From the Washington Water Trails Association
This Puget Sound water trail is a network of 55 shoreline campsites for people traveling the Pacific Northwest inland sea in human or wind-powered, beachable watercraft.
Designated in 1994
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in the NRT Database
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The Cascadia Marine Trail is the result of citizen involvement. In the late 1980's, members of the local sea kayaking community realized that a 5,000-year old tradition of traveling Puget Sound by small boat was threatened by increasing shoreline privatization and development. Paddlers looking for beaches to stop and rest or set up camp found few private landowners willing to share their shores. Concerned kayakers proposed a water trail throughout Puget Sound, allowing human- and wind-powered boaters to travel safely throughout the United States' second largest estuary.
In 1990, paddlers founded the non-profit organization Washington Water Trails Association and in 1993, along with Washington State Parks and Recreation Commission, formed a partnership with port districts and city, county, and regional parks to establish campsites along the 2,000+ miles of Puget Sound shoreline. The Cascadia Marine Trail will eventually provide a campsite every five to eight miles along the shore. Today, the trail is about 25 percent complete, and growing.
Puget Sound's Cascadia Marine Trail is a network of over 55 shoreline campsites for people traveling the Pacific Northwest inland sea in human or wind-powered, beachable watercraft. From the southern inlets to Hood Canal and the San Juan Islands, the Puget Sound offers some of the most exciting sea kayaking in the United States.
In a small boat, you can harness the tides and currents to glide over shallow bays and kelp beds, explore rock gardens, and quietly observe wildlife— from auklets to orcas. Paddlers experience Puget Sound's maritime history while touring waterfronts, ports, and fish camps or exploring the old barracks and structures in parks such as Fort Worden or Fort Flagler.
Some of the most popular Cascadia Marine Trail sites are in the San Juan Islands— an archipelago of over 400 islands. Mostly uninhabited, the San Juan Islands are known for their natural beauty and abundant wildlife.
The Seattle metropolitan area is home to over 3 million people, but a paddler launching from an urban park is only half a dozen nautical miles from a host of quiet, scenic campsites for an overnight or multi-night trip.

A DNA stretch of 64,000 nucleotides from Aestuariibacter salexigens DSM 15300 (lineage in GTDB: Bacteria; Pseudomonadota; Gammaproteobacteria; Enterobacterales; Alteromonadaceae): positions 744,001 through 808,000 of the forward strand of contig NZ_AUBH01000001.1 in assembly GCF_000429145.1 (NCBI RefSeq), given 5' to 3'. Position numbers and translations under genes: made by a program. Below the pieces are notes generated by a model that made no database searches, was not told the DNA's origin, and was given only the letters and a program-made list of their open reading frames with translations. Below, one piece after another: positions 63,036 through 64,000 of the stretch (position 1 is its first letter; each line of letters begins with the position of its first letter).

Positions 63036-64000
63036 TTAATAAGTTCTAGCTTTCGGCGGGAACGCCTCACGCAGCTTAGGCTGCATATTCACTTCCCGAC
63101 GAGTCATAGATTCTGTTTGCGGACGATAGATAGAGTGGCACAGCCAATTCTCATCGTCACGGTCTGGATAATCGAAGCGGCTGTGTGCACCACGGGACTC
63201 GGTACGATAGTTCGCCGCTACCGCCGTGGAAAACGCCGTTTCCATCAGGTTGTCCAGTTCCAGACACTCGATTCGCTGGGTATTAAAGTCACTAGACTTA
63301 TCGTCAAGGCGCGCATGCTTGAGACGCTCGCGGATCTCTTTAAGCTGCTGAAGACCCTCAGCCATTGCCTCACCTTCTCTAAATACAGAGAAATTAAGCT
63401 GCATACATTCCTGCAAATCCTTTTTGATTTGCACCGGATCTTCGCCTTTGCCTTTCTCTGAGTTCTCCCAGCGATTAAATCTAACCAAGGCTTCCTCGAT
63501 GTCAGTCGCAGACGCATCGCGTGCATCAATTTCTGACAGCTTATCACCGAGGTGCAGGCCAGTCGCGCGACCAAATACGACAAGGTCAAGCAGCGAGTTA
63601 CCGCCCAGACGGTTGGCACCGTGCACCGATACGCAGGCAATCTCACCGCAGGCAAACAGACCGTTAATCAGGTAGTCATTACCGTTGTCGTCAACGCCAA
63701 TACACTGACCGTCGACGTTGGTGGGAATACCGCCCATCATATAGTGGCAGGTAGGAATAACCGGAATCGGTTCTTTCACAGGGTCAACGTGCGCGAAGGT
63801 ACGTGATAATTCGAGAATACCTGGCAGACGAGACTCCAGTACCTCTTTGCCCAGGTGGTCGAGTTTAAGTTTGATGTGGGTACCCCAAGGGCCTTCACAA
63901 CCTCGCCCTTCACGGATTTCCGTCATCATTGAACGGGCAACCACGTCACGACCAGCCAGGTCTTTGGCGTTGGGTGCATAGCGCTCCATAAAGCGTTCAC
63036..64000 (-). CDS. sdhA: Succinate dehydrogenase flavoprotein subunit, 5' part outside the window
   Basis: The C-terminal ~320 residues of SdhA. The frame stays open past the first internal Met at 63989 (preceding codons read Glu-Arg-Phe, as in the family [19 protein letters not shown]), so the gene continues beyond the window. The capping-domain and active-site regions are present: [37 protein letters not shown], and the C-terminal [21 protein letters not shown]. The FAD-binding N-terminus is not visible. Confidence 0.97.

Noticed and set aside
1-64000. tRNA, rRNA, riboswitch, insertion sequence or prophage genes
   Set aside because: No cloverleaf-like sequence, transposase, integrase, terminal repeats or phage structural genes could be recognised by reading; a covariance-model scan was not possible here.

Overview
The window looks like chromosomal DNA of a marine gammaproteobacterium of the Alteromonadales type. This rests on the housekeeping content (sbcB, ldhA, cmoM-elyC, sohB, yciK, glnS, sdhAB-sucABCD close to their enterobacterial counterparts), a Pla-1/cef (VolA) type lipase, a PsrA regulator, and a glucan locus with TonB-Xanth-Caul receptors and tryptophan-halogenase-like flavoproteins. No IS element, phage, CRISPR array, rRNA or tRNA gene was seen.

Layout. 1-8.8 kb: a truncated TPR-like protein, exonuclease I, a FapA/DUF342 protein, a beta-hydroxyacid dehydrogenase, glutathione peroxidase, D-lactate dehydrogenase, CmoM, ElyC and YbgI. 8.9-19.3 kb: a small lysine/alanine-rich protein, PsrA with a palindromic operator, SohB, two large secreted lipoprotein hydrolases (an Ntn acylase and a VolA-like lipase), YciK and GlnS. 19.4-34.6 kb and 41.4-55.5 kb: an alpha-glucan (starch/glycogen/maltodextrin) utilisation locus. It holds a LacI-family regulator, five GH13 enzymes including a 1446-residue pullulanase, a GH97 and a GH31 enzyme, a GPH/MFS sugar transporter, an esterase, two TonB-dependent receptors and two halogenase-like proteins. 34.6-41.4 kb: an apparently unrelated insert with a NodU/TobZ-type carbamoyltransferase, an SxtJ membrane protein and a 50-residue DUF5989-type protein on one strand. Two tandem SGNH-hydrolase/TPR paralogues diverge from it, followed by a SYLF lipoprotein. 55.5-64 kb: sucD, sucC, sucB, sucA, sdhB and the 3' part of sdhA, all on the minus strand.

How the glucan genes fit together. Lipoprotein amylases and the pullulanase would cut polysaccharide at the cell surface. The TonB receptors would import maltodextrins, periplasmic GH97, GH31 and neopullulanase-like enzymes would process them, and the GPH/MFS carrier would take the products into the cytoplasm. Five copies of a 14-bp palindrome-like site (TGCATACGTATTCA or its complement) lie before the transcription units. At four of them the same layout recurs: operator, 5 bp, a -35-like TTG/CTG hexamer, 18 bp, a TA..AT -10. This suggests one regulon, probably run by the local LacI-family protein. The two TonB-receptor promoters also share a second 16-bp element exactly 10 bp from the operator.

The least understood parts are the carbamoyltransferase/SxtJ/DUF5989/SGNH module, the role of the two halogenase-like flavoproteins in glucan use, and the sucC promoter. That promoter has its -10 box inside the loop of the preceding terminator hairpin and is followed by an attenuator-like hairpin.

Ambitious explorers can launch their boats in the southern reaches of the Sound, near the state capitol Olympia, and paddle their way 140 miles north to British Columbia and up the Inside Passage to Alaska— the possibilities are endless.
A basic Cascadia Marine Trail campsite consists of a publicly accessible shore for landing boats, a level area for tents, and a toilet. Many campsites are primitive, without fresh water and are inaccessible by roads.
Other campsites are adjacent to developed campgrounds where showers, food, and a hot latte are a short walk away. Fees vary, according to which of many agencies manages the site, from none to payments per campsite, per boat or per person.
Volunteer Cascadia Marine Trail Site Stewards monitor and report on the condition of campsites. Washington Water Trails Association coordinates volunteer work parties to maintain trails, tent sites, and facilities, as well as conduct shoreline restoration projects.
Each summer, a team of Sound Education and Action Kayakers travels the Trail educating the public about low-impact recreation skills and Leave No Trace ethics.
From its inception years ago as "the hidden path through Puget Sound" of Joel Rogers' book Watertrail, the trail has captured the imagination of kayakers, canoeists, sailors, and rowers plying Pacific Northwest waters in Washington state. This saltwater trail introduces modern explorers to historic and commercial coastal routes, in voyages of discovery along the shores of the native peoples' Salish Sea. Orca, salmon, bald eagle, heron, and puffin, side-by-side with trail users, feat on the bounty of lunar-pulled tidal currents and the rich contributions of mountain-fed rivers.
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